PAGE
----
"Now we can detect structure, more like listening to nice chords being played on the piano."
For the first time, astronomers were able to cut through all the background noise of the universe and discover that a particular class of star gives off rhythmic pulsing, not unlike a person's heartbeat.
The internal fluctuations of a type of star known as a "Delta Scuti" eluded astronomers for decades, but new data from NASA's Transiting Exoplanet Survey Satellite (TESS) revealed distinct patterns coming from inside 60 nearby stars relatively close to our solar system, according to research published Wednesday in the journal Nature.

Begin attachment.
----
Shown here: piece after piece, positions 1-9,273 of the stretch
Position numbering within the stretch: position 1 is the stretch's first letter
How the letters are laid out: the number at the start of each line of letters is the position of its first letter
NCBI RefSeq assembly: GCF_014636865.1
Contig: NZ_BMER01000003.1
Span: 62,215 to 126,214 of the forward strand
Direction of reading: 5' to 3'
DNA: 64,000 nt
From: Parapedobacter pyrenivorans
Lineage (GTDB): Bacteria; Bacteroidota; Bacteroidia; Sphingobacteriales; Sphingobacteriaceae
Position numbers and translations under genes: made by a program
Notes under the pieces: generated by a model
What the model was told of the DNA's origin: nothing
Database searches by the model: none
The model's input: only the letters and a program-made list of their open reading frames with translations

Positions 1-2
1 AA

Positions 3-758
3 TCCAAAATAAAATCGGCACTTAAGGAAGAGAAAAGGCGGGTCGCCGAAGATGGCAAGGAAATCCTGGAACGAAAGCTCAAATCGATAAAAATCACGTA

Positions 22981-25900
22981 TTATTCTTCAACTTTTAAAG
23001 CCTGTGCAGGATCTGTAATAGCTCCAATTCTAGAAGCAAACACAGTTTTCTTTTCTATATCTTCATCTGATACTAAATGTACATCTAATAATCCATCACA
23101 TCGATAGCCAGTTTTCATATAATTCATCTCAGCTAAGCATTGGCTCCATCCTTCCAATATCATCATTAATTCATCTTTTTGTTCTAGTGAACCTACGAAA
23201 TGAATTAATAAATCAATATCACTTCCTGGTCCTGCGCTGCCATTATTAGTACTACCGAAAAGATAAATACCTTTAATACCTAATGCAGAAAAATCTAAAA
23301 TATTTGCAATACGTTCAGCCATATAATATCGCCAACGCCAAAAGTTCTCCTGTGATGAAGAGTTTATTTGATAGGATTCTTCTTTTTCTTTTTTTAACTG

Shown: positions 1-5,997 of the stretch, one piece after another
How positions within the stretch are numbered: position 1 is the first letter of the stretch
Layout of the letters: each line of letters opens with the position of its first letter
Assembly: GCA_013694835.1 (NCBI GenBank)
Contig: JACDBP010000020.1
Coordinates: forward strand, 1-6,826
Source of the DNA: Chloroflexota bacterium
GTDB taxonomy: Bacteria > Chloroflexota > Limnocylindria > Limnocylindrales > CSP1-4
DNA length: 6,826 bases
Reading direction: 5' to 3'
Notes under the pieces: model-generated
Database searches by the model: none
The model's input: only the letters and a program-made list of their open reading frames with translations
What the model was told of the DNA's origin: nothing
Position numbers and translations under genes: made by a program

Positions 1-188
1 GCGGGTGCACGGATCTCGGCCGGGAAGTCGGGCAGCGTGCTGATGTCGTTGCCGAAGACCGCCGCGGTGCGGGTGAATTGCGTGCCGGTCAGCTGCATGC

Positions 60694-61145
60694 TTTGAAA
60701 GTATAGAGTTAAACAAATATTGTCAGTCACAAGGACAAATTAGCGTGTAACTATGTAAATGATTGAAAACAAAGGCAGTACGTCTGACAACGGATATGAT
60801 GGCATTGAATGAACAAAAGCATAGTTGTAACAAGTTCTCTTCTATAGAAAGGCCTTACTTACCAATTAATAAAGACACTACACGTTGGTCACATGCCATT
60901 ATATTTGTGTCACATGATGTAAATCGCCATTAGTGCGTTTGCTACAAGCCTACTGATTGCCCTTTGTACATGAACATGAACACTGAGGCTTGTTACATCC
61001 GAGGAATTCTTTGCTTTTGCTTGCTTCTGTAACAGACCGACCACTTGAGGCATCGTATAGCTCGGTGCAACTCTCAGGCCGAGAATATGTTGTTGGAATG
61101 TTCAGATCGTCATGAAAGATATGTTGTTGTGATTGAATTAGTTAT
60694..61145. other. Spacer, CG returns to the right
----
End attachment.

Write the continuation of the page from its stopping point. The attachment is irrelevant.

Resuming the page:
Scientists already knew that Delta Scuti stars pulsated, but they'd never before been able to find any pattern to the beats.
"Previously we were finding too many jumbled up notes to understand these pulsating stars properly," University of Sydney researcher Tim Bedding said in a press release. "It was a mess, like listening to a cat walking on a piano."
"The incredibly precise data from NASA's TESS mission have allowed us to cut through the noise," Bedding added. "Now we can detect structure, more like listening to nice chords being played on the piano."
It turns out that the pulsations are sound waves originating from inside each star. Each internal sound wave causes a region of the star to expand or contract, giving off different frequencies.
This asteroseismological discovery, the researchers said in the release, basically lets them peer inside a star, revealing what it's made of and what changes are happening inside.
READ MORE: Astronomers find regular rhythms among pulsating stars [University of Sydney]